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How Does Title Insurance in Arizona Work?

Brian Reese
August 15, 2023

In any Arizona real estate transaction, various legal fees are involved to reduce the risk to both sellers and buyers as the property changes hands. One such cost is title insurance, which guarantees the buyer is the new legal property owner.

Today, we’ll explain exactly what title insurance is and how it works. If you have further questions, contact a mortgage loan officer at District Lending to learn more.

What Is Title Insurance?

Title insurance protects all parties – buyers, sellers, and lenders – from risks arising during the title transfer process. Both types are a one-time fee included in closing costs.

What Isn’t Covered by Title Insurance

Title insurance only covers issues that may arise concerning the title. It won’t cover defects found in the home inspection, such as infestations or structural damage, and it won’t protect you from fire damage or natural disasters.

The Two Types of Title Insurance Policies

There are two types of title insurance, both of which play an essential role in protecting all parties from ownership-related issues. The owner’s policy is for the homeowner, while the lender’s policy protects the lender that is providing the home loan.

Types of Title Policies: Owner’s Title Insurance Policy

This form of title insurance protects buyers from various circumstances regarding legal property ownership. Here are some of the issues which title insurance can protect against:

  • Fraud
  • Forged documents
  • Clerical errors in public records
  • Issues due to mistaken identity
  • Liens on the property at the time of the sale
  • Conflicting wills and trusts related to the property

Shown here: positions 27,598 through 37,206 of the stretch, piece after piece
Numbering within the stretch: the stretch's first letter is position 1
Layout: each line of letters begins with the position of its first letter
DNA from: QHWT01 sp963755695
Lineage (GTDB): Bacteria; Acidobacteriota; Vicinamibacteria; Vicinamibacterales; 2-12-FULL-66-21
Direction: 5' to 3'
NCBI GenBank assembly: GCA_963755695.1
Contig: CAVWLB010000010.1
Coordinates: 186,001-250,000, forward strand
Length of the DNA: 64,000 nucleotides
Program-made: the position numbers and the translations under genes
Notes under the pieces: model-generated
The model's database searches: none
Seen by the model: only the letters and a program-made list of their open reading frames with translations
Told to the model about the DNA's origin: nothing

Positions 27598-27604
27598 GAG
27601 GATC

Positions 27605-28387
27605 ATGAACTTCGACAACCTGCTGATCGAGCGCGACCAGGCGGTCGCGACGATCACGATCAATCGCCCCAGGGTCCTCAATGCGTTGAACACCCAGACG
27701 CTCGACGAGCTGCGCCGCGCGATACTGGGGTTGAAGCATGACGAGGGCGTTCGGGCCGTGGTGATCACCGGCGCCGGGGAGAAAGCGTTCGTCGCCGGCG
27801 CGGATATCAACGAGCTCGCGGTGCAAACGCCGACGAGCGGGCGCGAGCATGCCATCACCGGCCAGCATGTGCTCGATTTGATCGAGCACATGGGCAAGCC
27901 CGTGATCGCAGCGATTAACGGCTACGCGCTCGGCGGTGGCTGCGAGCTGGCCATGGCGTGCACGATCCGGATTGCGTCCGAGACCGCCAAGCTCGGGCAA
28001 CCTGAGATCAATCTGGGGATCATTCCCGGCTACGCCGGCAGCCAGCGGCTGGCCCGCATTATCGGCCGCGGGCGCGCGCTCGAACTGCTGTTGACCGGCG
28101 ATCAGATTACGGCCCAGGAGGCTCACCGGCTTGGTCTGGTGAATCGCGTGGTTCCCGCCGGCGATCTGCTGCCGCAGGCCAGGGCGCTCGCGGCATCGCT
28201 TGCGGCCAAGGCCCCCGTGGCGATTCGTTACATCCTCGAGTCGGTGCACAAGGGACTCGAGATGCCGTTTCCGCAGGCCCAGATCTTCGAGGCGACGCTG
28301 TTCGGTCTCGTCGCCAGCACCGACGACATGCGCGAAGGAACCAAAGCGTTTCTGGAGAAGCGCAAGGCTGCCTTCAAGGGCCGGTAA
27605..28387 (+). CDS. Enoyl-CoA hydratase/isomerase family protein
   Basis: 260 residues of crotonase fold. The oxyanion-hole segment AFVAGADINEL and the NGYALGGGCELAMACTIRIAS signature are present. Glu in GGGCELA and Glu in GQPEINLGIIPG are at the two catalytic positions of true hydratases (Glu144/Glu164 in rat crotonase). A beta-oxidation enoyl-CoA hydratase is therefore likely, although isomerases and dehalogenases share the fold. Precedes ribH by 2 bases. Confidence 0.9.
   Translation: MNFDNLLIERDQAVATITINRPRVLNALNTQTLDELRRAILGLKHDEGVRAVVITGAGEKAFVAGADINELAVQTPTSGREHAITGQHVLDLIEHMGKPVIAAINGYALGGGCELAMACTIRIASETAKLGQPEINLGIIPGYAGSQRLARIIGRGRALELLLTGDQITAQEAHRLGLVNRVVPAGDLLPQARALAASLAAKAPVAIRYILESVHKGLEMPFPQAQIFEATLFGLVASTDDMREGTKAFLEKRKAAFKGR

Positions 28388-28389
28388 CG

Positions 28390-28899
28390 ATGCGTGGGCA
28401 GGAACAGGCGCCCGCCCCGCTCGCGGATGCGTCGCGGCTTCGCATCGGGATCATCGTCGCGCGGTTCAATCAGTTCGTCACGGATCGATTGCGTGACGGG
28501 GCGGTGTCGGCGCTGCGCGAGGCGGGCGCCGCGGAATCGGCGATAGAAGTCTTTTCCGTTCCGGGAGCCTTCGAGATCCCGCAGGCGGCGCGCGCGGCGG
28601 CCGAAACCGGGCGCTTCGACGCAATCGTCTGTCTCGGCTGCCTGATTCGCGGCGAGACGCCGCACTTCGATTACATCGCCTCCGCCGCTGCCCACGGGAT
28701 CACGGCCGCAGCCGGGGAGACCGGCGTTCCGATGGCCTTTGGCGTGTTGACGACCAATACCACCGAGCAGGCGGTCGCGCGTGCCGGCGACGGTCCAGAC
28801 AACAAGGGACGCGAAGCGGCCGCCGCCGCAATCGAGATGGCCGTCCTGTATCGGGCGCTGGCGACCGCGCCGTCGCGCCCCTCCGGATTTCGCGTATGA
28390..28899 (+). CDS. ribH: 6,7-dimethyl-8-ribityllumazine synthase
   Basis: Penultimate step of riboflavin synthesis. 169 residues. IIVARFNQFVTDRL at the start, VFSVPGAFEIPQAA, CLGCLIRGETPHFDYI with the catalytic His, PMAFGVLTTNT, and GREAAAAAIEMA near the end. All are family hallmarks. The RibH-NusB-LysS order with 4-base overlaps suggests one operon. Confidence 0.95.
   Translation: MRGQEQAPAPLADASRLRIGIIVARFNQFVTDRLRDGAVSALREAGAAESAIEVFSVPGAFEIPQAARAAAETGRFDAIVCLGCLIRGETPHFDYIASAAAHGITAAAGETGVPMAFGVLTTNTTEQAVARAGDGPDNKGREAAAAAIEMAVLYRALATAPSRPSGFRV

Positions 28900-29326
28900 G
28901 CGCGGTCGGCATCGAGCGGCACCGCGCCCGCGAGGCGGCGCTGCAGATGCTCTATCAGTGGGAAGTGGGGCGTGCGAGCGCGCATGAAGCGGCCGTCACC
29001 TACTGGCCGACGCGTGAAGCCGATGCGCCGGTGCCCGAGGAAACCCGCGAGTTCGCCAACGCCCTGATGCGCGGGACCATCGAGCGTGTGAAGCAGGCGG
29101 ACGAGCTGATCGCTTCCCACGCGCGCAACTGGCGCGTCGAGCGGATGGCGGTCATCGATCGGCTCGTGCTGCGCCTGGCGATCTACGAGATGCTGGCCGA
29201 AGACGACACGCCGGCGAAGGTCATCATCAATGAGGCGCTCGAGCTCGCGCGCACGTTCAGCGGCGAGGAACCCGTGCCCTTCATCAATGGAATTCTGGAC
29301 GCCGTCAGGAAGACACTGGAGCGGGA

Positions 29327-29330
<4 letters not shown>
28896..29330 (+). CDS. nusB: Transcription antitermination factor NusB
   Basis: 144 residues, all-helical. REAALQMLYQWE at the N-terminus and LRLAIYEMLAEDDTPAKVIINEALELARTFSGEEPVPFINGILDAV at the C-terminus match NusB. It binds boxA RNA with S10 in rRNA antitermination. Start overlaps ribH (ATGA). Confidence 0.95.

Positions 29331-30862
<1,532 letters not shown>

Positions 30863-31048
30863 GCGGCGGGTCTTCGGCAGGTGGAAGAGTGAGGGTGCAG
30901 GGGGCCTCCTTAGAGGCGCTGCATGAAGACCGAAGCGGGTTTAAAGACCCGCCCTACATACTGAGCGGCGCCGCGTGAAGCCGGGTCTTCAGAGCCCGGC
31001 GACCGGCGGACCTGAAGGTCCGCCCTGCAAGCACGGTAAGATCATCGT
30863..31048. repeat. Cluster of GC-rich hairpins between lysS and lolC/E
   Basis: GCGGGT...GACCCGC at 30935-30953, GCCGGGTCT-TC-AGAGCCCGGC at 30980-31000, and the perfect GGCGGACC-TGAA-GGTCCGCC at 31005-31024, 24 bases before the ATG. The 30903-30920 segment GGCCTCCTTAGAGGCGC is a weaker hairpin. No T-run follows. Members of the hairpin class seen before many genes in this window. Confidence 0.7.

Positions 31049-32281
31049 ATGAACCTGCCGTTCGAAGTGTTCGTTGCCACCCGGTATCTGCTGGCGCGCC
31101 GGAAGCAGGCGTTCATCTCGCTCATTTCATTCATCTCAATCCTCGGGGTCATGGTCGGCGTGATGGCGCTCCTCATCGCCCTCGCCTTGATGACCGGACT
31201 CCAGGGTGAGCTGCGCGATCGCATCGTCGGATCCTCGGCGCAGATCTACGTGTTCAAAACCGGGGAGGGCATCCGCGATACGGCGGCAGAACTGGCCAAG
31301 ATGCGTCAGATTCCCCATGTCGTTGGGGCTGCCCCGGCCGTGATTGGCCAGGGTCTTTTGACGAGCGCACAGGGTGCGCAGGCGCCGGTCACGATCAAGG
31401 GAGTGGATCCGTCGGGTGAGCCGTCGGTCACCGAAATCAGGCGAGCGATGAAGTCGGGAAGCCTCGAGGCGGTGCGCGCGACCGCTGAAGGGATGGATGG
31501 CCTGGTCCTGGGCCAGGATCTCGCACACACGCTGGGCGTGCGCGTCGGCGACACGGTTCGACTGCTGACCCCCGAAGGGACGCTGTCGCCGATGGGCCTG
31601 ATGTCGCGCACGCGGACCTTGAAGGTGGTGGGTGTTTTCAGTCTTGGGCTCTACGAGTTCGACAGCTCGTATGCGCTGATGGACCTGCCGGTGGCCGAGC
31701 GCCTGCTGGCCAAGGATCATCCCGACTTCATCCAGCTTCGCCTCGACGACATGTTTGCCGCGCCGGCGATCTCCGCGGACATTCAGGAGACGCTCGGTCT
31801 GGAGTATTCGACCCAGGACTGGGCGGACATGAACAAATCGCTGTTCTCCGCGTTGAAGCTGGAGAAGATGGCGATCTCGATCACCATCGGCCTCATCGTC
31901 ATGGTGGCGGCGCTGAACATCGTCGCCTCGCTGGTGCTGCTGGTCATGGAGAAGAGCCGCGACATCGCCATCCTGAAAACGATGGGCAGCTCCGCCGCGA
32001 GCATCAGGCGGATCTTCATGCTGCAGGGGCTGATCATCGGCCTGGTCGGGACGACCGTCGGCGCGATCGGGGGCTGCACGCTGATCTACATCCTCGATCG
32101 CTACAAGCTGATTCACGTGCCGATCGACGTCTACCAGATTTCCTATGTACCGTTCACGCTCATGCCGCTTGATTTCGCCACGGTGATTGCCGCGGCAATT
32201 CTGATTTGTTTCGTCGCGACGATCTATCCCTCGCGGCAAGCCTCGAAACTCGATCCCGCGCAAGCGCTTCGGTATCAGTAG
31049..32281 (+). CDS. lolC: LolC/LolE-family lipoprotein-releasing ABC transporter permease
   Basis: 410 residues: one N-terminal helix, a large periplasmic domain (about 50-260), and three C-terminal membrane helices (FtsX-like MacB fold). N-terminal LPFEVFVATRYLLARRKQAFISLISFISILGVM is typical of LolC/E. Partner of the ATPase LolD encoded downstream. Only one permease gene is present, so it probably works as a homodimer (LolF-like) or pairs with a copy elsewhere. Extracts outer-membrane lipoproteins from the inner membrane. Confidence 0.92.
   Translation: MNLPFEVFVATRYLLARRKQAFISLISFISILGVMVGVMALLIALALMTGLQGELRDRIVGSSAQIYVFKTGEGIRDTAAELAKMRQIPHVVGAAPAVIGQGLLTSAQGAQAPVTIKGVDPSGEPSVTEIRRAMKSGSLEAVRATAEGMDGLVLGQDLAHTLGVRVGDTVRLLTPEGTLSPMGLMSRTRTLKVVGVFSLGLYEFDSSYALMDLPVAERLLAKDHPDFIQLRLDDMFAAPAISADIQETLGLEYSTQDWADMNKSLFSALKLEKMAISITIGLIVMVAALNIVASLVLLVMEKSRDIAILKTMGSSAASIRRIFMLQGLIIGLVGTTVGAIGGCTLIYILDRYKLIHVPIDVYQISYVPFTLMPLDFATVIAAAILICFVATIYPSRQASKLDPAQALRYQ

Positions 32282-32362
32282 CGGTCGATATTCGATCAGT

In short, title insurance ensures that you are the legal owner of the property regardless of extenuating circumstances, such as a misspelled name in public records or confusion regarding claims on the house.

Owner’s insurance makes up most of the title insurance cost, while the lender’s title insurance is usually a relatively negligible cost. The total cost is between 0.5% and 1% of the home’s purchase price.

Your owner’s title insurance policy is good for the entire time you or your heirs own the home; when you choose to sell, you must open a new owner’s policy that guarantees you the right to sell the property.

Types of Title Policies: Lender’s Title Insurance Policy

The lender’s policy, which the borrower purchases, protects the lender if any issue with the title arises in the future. You only need this if you are paying for a property with a mortgage; in Arizona, it is automatically included in closing costs for homes using lenders, and it cannot be removed. The loan policy premium is usually up to the total mortgage cost and will expire once you’ve paid off the house.

Is Title Insurance Required in Arizona?

Title insurance itself is not required, but you do need to ensure the legitimacy of the purchase in some way. Regarding owner’s title insurance, you do have one alternative if the seller can’t pay the fee: the warranty of title.

Arizona General Warranty Deed

Also known as the Warranty of Title, this is a legal document where the seller affirms that they can transfer the home title to the new owners. It promises that no one else has a legitimate claim to the home, and the new owners can sue if an ownership issue arises.